Jason Epstein’s Book Business –which began as three lectures given at the New York Public Library and was slightly expanded to book form–is a very different book from Mr. Schiffrin’s The Business of Books . Mr. Epstein himself has had a tremendous impact, on readers and on publishing–more, perhaps, than any other book editor since Maxwell Perkins. He is the inventor of the trade paperback, specifically the line dubbed Anchor Books, which put titles of philosophy, history and serious fiction–including works by Edmund Wilson, D.H. Lawrence, Gide and Stendhal–into durable and attractive paper bindings (they were more expensive than the existing paperbacks aimed at mass audiences–and worth it). Mr. Epstein is also the co-founder of The New York Review of Books (created to satisfy book addicts during the New York newspaper strike of 1963) and germinator of the Library of America and The Reader’s Catalogue . He clearly loves the product of publishing, and has excelled at discovering and deploying for readers the best possibilities of printed matter.
Mr. Epstein’s career, a long one, has flourished in only two houses: Doubleday, where he began in an obscure position in 1950, and Random House, to which he moved in 1958 and where he stayed for the next 40 years. He mentions some differences with the Doubleday management, a situation that came to a head over the publication–or non-publication–of Nabokov’s Lolita . But he spends little time rehashing grievances. The majority of the memoir portion of his book is an elegy for the way books used to be found and bound and sent to the stores, an essentially fond account of how editors really used to know their authors as people and even as friends, working with them, feeding them, sometimes lending them money and always fighting for them. Even so, he felt that something was missing from the business, a feeling he sums up neatly by noting that he fell into publishing by accident and stayed in it for half a century for lack of better alternatives. “During all this time I kept the walls of my office bare and my desk drawers empty. I was prepared to flee in an instant without a backward glance. It was this illusion of freedom–this belief that I wasn’t really there at all–that made it possible for me to spend a lifetime in the business.”
Surely this is not entirely true, not coming from someone who has published so many good books and who has been a kind of guiding brain of the industry. Or maybe it is, and that illusion of freedom allowed a creative mind to range freely, seizing on unlikely possibilities and what-ifs to engender true innovation. Hence the main thrust of his book, which centers on the potential of the Internet to change, for the better, the way writers reach their readers. The Internet, he says, “offers the possibility of almost limitless choice and foreshadows a literary culture thrilling in its potential diversity.”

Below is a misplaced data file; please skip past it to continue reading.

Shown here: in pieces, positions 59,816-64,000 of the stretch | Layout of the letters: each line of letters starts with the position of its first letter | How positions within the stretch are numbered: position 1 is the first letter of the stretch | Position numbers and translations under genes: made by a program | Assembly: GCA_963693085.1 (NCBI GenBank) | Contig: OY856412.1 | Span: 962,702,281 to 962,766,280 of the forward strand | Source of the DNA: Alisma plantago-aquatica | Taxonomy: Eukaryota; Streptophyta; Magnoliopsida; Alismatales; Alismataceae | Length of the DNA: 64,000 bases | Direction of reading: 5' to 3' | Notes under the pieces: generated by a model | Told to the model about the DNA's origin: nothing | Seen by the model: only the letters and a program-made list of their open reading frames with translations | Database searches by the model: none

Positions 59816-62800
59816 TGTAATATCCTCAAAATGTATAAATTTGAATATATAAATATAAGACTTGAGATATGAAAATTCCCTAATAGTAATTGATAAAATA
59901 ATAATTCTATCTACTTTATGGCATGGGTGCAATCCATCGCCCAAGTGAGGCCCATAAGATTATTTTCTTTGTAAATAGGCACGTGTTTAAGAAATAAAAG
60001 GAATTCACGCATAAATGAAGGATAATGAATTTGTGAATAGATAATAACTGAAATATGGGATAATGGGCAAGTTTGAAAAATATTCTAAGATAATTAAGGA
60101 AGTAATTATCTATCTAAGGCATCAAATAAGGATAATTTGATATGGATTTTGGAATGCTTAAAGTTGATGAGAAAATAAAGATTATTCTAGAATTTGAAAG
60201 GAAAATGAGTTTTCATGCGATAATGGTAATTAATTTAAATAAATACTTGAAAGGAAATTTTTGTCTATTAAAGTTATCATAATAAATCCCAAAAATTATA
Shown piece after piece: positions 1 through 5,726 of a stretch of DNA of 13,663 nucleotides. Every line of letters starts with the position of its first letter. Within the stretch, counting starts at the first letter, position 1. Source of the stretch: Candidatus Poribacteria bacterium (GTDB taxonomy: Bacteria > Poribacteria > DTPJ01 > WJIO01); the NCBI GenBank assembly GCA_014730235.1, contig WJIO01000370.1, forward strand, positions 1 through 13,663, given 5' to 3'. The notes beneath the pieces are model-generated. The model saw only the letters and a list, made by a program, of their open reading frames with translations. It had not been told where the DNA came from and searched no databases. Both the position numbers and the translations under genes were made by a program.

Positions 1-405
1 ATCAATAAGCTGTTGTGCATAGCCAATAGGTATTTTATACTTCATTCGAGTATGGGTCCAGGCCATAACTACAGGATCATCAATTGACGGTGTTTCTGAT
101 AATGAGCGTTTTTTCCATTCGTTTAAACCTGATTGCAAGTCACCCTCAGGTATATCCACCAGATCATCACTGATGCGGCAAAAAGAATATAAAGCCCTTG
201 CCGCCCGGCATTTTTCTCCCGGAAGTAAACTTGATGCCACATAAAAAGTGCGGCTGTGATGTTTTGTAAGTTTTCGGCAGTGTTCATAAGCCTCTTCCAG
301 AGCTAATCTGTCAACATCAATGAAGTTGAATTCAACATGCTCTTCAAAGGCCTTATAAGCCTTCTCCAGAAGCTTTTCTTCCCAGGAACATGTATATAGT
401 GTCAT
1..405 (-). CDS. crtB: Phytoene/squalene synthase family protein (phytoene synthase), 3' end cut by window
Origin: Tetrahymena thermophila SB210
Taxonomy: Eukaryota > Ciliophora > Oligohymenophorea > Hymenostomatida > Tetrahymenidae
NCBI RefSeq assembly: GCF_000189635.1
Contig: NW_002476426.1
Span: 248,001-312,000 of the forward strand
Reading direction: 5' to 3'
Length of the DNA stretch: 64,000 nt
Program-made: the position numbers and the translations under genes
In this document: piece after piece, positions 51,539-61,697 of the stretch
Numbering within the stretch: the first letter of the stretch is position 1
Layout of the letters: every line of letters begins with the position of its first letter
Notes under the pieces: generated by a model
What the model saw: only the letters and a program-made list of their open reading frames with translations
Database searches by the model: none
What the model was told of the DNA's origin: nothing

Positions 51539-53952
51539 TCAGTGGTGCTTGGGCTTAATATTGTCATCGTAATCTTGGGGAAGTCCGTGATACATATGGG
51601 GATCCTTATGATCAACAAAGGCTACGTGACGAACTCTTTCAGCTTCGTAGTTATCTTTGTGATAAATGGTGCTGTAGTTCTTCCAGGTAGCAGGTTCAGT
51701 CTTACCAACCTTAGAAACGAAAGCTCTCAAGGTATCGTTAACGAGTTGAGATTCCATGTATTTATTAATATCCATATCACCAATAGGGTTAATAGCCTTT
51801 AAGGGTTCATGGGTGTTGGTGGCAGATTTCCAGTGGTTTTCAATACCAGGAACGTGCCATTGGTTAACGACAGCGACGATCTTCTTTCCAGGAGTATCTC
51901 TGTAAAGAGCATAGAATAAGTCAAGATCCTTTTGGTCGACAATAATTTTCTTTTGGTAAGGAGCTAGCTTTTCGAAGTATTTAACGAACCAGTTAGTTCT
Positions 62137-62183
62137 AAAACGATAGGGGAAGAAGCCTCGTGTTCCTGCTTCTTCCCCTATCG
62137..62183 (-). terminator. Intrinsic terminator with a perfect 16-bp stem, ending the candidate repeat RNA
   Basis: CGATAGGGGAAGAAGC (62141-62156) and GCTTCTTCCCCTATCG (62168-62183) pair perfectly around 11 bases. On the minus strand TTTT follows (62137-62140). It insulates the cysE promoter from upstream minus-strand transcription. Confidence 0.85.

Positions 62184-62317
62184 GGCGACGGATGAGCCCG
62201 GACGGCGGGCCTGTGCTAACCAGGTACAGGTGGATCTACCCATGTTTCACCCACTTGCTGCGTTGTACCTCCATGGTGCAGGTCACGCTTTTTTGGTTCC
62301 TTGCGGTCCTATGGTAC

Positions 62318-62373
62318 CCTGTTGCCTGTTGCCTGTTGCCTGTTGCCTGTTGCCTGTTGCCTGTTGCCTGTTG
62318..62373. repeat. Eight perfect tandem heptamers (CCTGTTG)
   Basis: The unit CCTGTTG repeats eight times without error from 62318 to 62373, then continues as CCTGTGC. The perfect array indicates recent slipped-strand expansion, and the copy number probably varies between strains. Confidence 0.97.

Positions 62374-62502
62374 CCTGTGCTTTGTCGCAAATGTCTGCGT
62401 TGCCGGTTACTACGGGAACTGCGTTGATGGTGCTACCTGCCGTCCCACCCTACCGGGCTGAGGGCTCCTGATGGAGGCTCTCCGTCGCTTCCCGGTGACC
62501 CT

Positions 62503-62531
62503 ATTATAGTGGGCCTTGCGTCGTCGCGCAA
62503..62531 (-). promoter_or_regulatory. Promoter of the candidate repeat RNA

Mr. Epstein makes no bones about embracing new technology. Recognizing the widening weaknesses in the way publishers have done business for all these years, he takes a remarkably optimistic attitude about electronic publishing, claiming that it is financially advantageous to writers–who, after all, tend to make relatively little money from their books (the publisher takes the lion’s share)–and potentially lifesaving for publishers as well. At this point, I would share Stephen King’s fitful skepticism about the future of Internet publishing (Mr. King fluctuates between realism and aggressive endorsement, depending on what is being said about his latest experiment, The Plant , a Dickens-style Web-serialized novel that he deracinated last month, when readership dropped from its initial 120,000 hits to 40,000). Perhaps Mr. Epstein should also be wary: His brainchild, The Reader’s Catalogue , fell victim to the Internet, in the form of Amazon.com. He’s right, though, to raise the issue of the Internet, and to suggest that business as usual is not necessarily healthy or fully creative or rewarding, financially or culturally. It’s an interesting exercise to poke at the possibilities with him. But is it just a coincidence that the most personable parts of his book, and the most interesting to an outside reader, look backwards at his early days in the business?
Today, the book business is a New York-centric industry in which many otherwise lackluster editors seem desperate to become celebrities in their own right; they tend to forget who actually wrote the books they publish (at a dinner some years ago, one editor crowed to me about how she had won the National Book Award; it took me a second and a half to realize that she meant a book written by an author she’d signed up). In the midst of this frantic activity, it is a relief and a pleasure to read a pair of books by publishers who each created a cultural entity of lasting value. The audience for these two slender volumes should not be restricted to fellow publishers–though, as a profession, we have a drastically short memory and need always to relearn our business. As books proliferate, as television expands its boundaries to carry two stations entirely devoted to books, as authors become ever more public figures and the culture changes faster than we realize, André Schiffrin and Jason Epstein provide a most valuable and interesting service: They hold up the mirror to how we were.
André Bernard is the editor in chief of Harvest Books, the paperback imprint of Harcourt.